Friday, May 18, 2007

Property Insurance – Our Nemesis II

Unfortunately here, in the State of Florida, we have a couple of items that are creating havoc with our economy and even forcing some into foreclosure. But that is another story and those people need to take blame for getting into something that they shouldn’t have in the first place.

Anyway, back to property insurance. Here’s an example. I know some people in western Oregon. They have a home of about 4000sf on many acres with out buildings, etc. Their homeowners insurance runs them $1000 a year plus another $500 for earthquake insurance. I on the other hand have an approximately 1500sf home on about 1/3 or an acre and am paying approximately the same for my homeowners insurance.

I need to backtrack a little to a previous post where I wrote about insurance companies and actuaries & how they had to know what they were getting into and the rates that they have been charging. Well, I’ve come to learn a little more about the history of homeowners insurance in Florida.

Insurance companies competed by keeping their rates low & then came Hurricane Andrew. After that catastrophe, most had huge losses but 11 of them went bankrupt. So the remaining companies started raising rates to match their level of risk & cancelling policy renewals.

Then our government decided that we needed to do something about this and passed laws to keep our insurance rates down. And then, finally, they created Citizens Property Insurance. This was to be the insurer of last resort. Remember this as we come back to that in a little while.

Well, lo & behold, then came the hurricanes of ’04 & ’05. Unfortunately, this bankrupt some companies as well. Oh yes, I forgot to mention, one of those companies was Citizens Property Insurance. But, don’t worry, we got taxed to bail it out. It even states on everyone’s policies in the State of Florida something to the effect of “Citizens Property Insurance Assessment, Florida Catastrophe Fund Assessment, Citizen’s Recoupment Fee,” etc.

Now, our Governor is asking that these insurance companies pass the buck or I should say the bill along to their customers outside the state of Florida. Additionally, they are allowing Citizens to grow and they were allowing them to raise their rates as well, but then enacted legislation to freeze their rates. They were giving Citizens the go ahead to compete head on with other insurers so they were no longer the insurer of last resort, when you couldn’t find insurance elsewhere.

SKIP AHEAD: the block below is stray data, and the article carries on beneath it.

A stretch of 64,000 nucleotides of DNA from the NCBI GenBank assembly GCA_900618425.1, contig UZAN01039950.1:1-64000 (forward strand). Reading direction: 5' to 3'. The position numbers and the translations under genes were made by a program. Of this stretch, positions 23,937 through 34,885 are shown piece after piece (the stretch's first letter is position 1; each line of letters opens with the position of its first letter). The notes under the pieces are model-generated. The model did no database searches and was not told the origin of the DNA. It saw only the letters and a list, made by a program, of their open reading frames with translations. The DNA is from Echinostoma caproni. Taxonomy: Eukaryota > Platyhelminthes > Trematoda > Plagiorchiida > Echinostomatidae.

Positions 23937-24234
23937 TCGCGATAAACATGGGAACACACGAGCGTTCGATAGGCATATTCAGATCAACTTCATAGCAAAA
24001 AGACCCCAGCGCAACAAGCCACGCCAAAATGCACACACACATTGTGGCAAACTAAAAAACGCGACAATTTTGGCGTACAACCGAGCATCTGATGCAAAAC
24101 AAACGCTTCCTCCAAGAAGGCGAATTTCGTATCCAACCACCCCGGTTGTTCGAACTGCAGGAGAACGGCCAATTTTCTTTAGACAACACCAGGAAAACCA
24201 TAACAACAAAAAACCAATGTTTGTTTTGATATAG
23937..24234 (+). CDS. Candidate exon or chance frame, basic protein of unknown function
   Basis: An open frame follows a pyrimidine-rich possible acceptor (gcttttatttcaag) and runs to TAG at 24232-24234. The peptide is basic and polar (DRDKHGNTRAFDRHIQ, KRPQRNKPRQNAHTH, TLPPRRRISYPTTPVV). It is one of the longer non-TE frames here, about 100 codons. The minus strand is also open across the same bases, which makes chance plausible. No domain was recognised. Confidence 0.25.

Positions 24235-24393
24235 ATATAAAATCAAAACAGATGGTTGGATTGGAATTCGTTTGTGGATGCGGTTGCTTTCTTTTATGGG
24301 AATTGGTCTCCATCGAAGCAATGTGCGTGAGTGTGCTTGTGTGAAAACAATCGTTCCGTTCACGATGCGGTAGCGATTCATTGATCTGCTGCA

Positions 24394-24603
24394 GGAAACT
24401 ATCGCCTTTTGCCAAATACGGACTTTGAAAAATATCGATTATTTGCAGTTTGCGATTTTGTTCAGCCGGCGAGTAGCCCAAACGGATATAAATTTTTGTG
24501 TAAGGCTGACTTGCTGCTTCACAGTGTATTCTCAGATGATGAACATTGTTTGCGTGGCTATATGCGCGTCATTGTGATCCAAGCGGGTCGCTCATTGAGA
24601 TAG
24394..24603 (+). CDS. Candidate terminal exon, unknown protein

So now, Citizens has basically gone belly up twice and, as I’ve stated, we are paying for this. It may sound good that there is an insurer out there with affordable rates. But what’s ultimately going to happen is that they are going to grow into probably the largest insurer in the State of Florida and when another unfortunate catastrophe hits this state we are all going to be left with the bill. It’s just a matter of time before Citizens Property Insurance goes bankrupt again.

Citizens Property Insurance is a problem that needs to be addressed quickly!

Until next time – Marc It Sold!

Friday, May 11, 2007

Property Taxes – Our Nemesis! – con’t

I was actually planning on writing about our other nemesis – Homeowners Insurance, but today’s Orlando Sentinel had much ado about property taxes and Marco Rubio’s new plan.

It seems that State Rep. Rubio’s previous plan was too drastic for many in the Senate, if not the House, to swallow. As you may have read in my previous posts, I have been a strong opponent to his plan. His new plan just seems to be a rip off of the one I wrote about yesterday, the one that was proposed by David Simmons of Maitland.